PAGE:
CHICAGO, March 9 /PRNewswire-FirstCall/ -- An independent review of the
procedures and practices of The Boeing Company (NYSE: BA) related to the
company's hiring of current and former government employees has found no
instances of wrongdoing or noncompliance similar to the Mike Sears-Darleen
Druyun case, which prompted the Boeing board of directors to request the
review. However, according to a report prepared by a team led by former
Senator Warren Rudman and colleagues from the law firm Paul, Weiss, Rifkind,
Wharton & Garrison LLP, the company's existing policies and procedures can be
improved and should be carried out more consistently.
Boeing released the report today. The Boeing board commissioned the study
in November after an internal company investigation led to the dismissal of
the two senior executives for violating company hiring policies.
"Although Boeing has well-established written policies and procedures that
govern the hiring of U.S. government employees, we found that these policies
and procedures can be enhanced in some respects, and that emphasis needs to be
focused on the consistent execution of those policies and procedures," Senator
Rudman said. "There is no 'magic bullet' to ensure that everyone follows
established policies and procedures in hiring government employees, but
additional training, safeguards, and centralized oversight and control can
substantially reduce the risk that mistakes will be made in the hiring
The Rudman team conducted a three-month examination and review of Boeing's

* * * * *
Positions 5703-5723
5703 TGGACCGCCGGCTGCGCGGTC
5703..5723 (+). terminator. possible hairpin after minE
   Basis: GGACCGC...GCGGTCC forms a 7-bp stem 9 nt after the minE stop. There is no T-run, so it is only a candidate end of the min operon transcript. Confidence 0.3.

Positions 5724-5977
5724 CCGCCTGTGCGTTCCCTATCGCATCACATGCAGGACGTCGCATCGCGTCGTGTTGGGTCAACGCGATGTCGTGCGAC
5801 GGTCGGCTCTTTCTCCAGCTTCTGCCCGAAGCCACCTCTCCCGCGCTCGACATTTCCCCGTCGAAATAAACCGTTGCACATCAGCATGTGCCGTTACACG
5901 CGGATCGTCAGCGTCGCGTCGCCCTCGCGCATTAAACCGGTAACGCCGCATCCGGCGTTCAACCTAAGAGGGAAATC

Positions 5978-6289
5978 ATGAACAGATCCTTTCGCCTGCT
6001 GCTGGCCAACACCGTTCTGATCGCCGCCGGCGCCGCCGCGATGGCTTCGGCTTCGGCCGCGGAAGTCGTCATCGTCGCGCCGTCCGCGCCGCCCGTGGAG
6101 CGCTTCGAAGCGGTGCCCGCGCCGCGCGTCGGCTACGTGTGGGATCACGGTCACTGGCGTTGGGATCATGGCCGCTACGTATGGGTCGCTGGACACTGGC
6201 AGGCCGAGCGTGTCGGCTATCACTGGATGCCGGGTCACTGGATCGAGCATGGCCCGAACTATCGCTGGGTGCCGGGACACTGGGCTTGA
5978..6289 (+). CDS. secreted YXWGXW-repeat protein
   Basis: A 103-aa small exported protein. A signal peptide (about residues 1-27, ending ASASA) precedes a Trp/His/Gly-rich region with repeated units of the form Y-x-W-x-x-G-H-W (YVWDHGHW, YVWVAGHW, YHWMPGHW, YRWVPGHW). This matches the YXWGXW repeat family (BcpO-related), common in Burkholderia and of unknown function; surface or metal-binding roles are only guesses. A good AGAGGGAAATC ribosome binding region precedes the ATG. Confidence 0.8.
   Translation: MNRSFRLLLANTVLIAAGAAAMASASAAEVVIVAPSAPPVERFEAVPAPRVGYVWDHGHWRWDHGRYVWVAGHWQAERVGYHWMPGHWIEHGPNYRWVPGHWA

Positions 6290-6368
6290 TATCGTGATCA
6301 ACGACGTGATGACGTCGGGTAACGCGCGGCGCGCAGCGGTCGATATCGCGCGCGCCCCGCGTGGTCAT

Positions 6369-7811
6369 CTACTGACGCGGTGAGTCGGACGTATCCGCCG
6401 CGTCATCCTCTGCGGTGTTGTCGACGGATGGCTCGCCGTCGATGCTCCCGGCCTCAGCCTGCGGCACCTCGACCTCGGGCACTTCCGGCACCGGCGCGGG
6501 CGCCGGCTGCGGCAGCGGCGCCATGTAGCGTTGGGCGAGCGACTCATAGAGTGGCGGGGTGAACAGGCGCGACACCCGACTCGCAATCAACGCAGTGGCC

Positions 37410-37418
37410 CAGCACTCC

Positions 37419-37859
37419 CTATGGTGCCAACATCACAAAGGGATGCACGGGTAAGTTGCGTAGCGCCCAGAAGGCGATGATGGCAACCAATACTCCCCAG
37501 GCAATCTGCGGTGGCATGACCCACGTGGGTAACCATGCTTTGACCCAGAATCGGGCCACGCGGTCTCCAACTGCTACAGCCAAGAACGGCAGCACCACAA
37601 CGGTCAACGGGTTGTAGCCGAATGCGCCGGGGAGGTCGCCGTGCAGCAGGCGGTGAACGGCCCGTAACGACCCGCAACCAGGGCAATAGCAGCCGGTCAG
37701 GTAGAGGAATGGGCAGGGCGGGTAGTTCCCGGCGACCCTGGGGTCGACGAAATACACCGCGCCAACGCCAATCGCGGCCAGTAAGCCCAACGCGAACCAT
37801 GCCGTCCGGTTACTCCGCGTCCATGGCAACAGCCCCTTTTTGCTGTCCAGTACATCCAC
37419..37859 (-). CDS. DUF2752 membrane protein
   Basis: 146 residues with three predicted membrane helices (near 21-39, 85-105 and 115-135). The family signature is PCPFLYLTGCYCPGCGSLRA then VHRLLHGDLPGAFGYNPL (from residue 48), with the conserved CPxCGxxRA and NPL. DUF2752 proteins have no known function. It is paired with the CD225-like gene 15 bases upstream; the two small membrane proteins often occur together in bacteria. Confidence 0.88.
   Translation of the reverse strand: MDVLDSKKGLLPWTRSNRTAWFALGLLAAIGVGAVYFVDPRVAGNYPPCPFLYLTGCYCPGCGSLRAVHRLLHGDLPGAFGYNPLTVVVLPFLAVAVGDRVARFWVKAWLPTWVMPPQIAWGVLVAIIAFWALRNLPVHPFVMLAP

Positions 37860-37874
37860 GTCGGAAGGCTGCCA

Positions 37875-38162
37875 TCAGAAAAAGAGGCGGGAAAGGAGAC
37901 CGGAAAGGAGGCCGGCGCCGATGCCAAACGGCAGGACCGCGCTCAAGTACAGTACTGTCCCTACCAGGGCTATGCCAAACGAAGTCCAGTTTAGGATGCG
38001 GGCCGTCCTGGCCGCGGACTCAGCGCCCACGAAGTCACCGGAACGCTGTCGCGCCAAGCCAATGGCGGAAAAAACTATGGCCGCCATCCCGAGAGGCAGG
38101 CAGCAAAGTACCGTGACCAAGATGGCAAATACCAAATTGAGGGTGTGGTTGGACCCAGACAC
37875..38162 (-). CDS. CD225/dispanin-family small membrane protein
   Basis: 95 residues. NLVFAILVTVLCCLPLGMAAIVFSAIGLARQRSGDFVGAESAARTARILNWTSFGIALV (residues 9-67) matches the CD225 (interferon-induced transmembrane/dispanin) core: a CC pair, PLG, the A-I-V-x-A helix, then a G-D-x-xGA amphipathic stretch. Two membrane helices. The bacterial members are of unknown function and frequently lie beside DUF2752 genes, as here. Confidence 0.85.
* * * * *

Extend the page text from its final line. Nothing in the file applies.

internal policies, oversight mechanisms, organizational structure, process
management and monitoring systems for hiring current or former government
employees. The report details 10 recommendations to augment and strengthen the
company's existing hiring processes. The full report is available at http://www.boeing.com/ .
"Boeing's board of directors requested this independent review to identify
any weaknesses in our hiring system and to make recommendations that would
improve and strengthen our capacity to manage the process of hiring current
and former government employees," said Boeing Chairman Lew Platt. "As Senator
Rudman's report notes, our existing policies and procedures have many strong
features. However, the report found room for improvement, as well as
inconsistencies in how our policies and procedures are implemented. These
deficiencies can create unnecessary risks for the company and its employees.
To reduce these risks, we need consistent application of our policies and
procedures across the company.
"We have already begun to put into action many of the report's
recommendations, and we will follow through and implement all of them. We are
tightening up central oversight, improving record-keeping, monitoring the
records of people as they move through the system, increasing our audits of
the records and results, and improving training in all of these areas," Platt
Senator Rudman noted: "Boeing has not been ignoring these issues. Rather,
it has already started to address a number of the points identified in our
report. In fact, although some of our recommendations may go further than
Boeing has so far, a number of our recommendations are similar to, or build
upon, changes that the company has already adopted or begun to implement."
Platt added that the company remains deeply committed to integrity in all
of its business practices, and he pointed out that a Boeing internal
investigation -- not outside reviews -- uncovered initial concerns in this
area. "We intend to continue making the necessary improvements so that we
become the standard of ethics and integrity," he said.
Rudman is a former U.S. Senator from New Hampshire and former chairman of
the Senate Ethics Committee. Most recently he was a member of the Conference
Board's Commission on Public Trust and Private Enterprise, which recommended
significant reforms related to corporate governance, business ethics, and
auditing and accounting issues. He is a director of the Chubb Corporation,
Allied Waste, Boston Scientific, Collins & Aikman and the Raytheon Company.
SOURCE: The Boeing Company
Web site: http://www.boeing.com/